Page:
Find a back issue

The (Re)volution of Dallas Artist Kevin Todora

A Beaumont native, Kevin Todora has been living and working in Dallas since 2001, establishing a commercial career as a highly sought after artwork and exhibition photographer. To many people he’s the guy who comes in after the art has been made, after the show has been installed. The guy whose job is to make other people’s art look good.

But he’s also an artist, and–as his current show, New Photographic Works at Erin Cluley Gallery proves–a fine one at that.

Full Story

Distilled Life: The Elusive Simplicity of Michaël Borremans

Michaël Borremans is a figurative painter. That may seem like a simple statement, but given the state of contemporary art—with its endless carnival of art fairs peddling vacuous abstraction, celebrity-hyped artists, and conceptualism-light—the fact that Borremans paints the kinds of pictures he does is actually a radical proposition.

The Belgian artist, who will receive his first large-scale U.S. museum survey this month at the Dallas Museum of Art, paints portraits and still-lifes, those archaic artistic genres that critics and academics still can’t seem to fully pronounce as dead.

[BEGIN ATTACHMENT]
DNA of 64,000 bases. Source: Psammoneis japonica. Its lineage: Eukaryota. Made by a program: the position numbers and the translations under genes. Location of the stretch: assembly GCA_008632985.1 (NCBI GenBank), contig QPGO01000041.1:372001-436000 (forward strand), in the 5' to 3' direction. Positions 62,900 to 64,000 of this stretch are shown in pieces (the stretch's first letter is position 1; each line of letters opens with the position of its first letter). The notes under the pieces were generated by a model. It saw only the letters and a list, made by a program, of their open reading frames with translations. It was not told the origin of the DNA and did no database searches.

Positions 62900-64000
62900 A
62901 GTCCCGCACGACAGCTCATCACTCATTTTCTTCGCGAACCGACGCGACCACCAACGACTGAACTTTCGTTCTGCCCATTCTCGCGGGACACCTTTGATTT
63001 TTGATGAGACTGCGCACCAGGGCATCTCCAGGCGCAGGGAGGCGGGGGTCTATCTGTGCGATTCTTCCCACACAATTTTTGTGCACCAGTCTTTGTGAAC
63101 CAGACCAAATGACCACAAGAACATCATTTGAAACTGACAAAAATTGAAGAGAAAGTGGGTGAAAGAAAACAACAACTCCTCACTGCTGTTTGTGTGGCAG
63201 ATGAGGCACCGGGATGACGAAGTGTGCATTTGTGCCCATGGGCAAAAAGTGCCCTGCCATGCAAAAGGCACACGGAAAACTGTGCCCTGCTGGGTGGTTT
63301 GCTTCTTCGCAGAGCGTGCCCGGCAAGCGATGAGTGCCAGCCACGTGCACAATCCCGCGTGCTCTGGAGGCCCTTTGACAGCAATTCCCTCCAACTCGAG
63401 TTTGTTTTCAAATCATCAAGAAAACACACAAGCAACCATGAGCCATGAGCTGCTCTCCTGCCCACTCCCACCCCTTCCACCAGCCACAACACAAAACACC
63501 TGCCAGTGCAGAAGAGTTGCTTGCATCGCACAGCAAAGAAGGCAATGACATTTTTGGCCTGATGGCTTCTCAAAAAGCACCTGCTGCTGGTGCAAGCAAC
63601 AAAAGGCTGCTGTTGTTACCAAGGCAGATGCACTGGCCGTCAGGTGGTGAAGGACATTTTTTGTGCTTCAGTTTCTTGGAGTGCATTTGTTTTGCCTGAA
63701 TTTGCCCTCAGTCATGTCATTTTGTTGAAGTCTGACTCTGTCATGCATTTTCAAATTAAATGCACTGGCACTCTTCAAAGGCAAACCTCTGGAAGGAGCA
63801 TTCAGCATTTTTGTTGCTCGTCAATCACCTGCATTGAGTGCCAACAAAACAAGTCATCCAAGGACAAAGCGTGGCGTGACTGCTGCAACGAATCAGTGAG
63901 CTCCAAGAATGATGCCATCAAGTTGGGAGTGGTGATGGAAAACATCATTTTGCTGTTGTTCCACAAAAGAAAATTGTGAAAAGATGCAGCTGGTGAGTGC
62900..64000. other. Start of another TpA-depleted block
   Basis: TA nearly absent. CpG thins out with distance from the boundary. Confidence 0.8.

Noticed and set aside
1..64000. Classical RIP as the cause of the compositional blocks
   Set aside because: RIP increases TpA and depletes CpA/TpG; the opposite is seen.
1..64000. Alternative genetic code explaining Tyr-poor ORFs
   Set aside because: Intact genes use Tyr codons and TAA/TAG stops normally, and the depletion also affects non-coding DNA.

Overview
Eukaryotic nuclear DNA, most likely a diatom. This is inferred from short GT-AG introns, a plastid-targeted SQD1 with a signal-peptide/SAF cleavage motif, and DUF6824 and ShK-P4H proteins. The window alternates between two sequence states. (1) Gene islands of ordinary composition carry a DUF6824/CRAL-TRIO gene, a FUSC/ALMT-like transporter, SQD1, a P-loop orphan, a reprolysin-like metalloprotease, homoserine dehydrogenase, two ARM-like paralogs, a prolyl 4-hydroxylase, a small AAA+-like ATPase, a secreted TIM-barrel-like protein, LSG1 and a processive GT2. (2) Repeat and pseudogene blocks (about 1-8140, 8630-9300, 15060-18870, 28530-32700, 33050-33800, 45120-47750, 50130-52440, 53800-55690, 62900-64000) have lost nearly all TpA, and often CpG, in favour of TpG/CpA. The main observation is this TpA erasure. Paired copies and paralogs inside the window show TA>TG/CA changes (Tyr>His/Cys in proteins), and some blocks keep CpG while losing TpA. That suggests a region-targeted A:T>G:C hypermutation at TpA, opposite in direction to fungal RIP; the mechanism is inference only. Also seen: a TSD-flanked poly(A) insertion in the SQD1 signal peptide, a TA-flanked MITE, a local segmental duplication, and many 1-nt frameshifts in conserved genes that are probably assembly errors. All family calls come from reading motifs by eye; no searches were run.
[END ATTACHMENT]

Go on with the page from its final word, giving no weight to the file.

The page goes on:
Full Story

Photo Exhibition Celebrates Black History, Future in Dallas

For Black History Month, Justin Adu wanted to celebrate the people making history today. Every day this month, the artist has shared the photos and stories of young African Americans living in North Texas. A disposable camera in hand, Adu interviewed and photographed 28 people for “The Revolution,” an exhibition at the Texas Theatre next Wednesday, March 4.

Adu met with local activists, writers, entrepreneurs, and other young professionals for the project. What all 28 people have in common is a commitment to community—a desire to work together to make our world a better, more honest place.

We talked with Adu about the photo project, the stories he heard, and the importance of diversity in local art and culture.

Full Story

5 Art Gallery Openings For Your Weekend

Earlie Hudnall took up photography while serving in the Vietnam War. Returning stateside, he began photographing neighborhoods in Houston as part of the Model Cities Program, funded through Lyndon Johnson’s War on Poverty initiative. Throughout his career, Hudnall has remained faithful to documentary photography, creating images that recall Gordon Parks and Charles Burnett alike. Some are quickly posed, others more candid, but they all manage to survey a wide-range of human experience, resonating with a scarcely concealed social and political subtext, each image tremoring with the rawness of life and a sense of individuality and personal dignity.

Full Story